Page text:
The Wrack

The Wrack is the Wells Reserve blog, our collective logbook on the web.

What's Blooming? Eastern Red Columbine

Posted by
Ginger Laurits
| June 30, 2017 | Filed under: Observations
An eastern chipmunk sits above a stand of red columbine.

An eastern chipmunk keeps watch from above the red columbine in our native plant border.

Eastern red columbine boldly advertises itself with bright red flowers that dance like ballerinas in a light breeze and attract hummingbirds, which are its main pollinators. The flower petals form long tubes, called spurs, that contain an abundance of nectar at their tips. Hummingbirds, bees, butterflies, and moths savor the nectar and pollinate the flowers. (I am also attracted to this plant, but unfortunately am not equipped with the mouthparts to sip the sweet nectar.)

Columbine provides more than nectar; insects dine on its leaves and you can, too, before they become fibrous. The flowers make a pretty, edible garnish when added to salads.

After bloom, petals fall, leaving green tube-shaped seed pods that turn brown as they mature.  You’ll know the pods are ready when you hear the seeds rattling in a breeze.

So why talk about columbine after it’s bloomed? Because it’s seed-collecting time! Rattle a flower stalk, turn it upside down to gather seeds, and spread them far and wide. Imagine hill and dale covered with these lovely flowers. And, oh! Imagine the hummingbirds!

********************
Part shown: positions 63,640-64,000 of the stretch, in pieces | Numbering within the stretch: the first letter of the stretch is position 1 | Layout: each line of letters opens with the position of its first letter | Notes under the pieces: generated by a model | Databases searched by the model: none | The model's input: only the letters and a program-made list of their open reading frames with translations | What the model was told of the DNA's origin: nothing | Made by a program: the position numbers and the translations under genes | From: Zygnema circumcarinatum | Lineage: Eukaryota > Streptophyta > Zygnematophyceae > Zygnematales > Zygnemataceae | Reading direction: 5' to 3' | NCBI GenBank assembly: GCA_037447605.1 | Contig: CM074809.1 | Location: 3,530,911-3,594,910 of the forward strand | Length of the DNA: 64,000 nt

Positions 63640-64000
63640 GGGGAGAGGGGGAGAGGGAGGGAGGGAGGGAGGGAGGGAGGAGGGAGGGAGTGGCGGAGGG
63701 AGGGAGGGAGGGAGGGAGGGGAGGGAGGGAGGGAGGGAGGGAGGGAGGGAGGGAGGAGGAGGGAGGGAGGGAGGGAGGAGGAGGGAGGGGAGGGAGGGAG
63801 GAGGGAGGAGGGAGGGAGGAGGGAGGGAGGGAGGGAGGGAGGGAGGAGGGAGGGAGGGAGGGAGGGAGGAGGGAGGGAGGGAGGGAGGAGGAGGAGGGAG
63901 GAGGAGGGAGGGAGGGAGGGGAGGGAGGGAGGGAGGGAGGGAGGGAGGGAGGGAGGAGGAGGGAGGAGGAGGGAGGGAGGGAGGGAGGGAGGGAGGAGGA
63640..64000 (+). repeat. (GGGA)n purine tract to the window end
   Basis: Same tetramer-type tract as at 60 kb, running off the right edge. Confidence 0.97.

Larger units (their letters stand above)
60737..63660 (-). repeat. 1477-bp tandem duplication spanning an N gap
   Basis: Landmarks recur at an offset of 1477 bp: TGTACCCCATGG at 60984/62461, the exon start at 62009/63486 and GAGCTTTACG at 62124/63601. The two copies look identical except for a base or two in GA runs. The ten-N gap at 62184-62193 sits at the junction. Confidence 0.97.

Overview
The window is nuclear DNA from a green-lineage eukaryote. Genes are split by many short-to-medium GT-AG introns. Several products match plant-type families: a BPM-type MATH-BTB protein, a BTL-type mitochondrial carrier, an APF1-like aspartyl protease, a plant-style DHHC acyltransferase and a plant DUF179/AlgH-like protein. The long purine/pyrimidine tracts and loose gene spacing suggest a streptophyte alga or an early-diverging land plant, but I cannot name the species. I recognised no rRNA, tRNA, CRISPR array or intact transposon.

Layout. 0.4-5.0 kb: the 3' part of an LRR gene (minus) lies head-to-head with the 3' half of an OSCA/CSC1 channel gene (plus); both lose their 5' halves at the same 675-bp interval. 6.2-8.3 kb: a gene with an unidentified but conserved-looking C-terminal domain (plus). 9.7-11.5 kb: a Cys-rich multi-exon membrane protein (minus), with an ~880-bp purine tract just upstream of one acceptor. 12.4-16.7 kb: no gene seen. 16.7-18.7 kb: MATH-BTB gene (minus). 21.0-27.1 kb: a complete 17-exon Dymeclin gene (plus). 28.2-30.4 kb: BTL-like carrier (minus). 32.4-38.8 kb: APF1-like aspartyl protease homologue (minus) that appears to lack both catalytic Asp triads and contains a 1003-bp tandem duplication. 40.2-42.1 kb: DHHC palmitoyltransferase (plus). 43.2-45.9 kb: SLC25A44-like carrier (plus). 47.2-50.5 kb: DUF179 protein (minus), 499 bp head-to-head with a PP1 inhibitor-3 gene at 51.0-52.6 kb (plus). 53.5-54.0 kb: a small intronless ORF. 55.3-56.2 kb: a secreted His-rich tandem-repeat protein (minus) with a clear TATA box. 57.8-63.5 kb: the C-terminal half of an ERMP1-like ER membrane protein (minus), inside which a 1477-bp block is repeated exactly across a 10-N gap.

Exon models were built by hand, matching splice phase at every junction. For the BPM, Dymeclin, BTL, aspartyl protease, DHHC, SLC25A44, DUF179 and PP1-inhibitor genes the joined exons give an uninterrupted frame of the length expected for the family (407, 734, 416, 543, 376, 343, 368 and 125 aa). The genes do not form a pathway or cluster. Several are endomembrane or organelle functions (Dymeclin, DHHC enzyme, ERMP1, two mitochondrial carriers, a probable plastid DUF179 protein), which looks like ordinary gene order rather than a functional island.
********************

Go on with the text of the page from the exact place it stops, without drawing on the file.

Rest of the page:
In Your Garden

Eastern red columbine is a great plant for the natural shade garden. It is easy to grow; just collect dry seeds and sprinkle them wherever you like, in part sun or dappled shade. The plant may come up where you sprinkled, but more likely it will surprise you by popping up wherever it likes, often in a dry, gravelly area or from a crevice in a rock wall. The plant is short-lived, often disappearing after 2 or 3 years, but it self-seeds readily.

Columbine does well planted in an area with few plants nearby. As its neighbors begin to grow, they will outcompete the columbine, which will disappear from the initial planting area but show up in other parts of your yard.

The Name

Aquilegia canadensis derives its names from Latin: aquila (eagle) refers to the flower's five spurs that resemble an eagle’s talon, and colomba (dove) imagines the flower’s likeness to a cluster of five doves.

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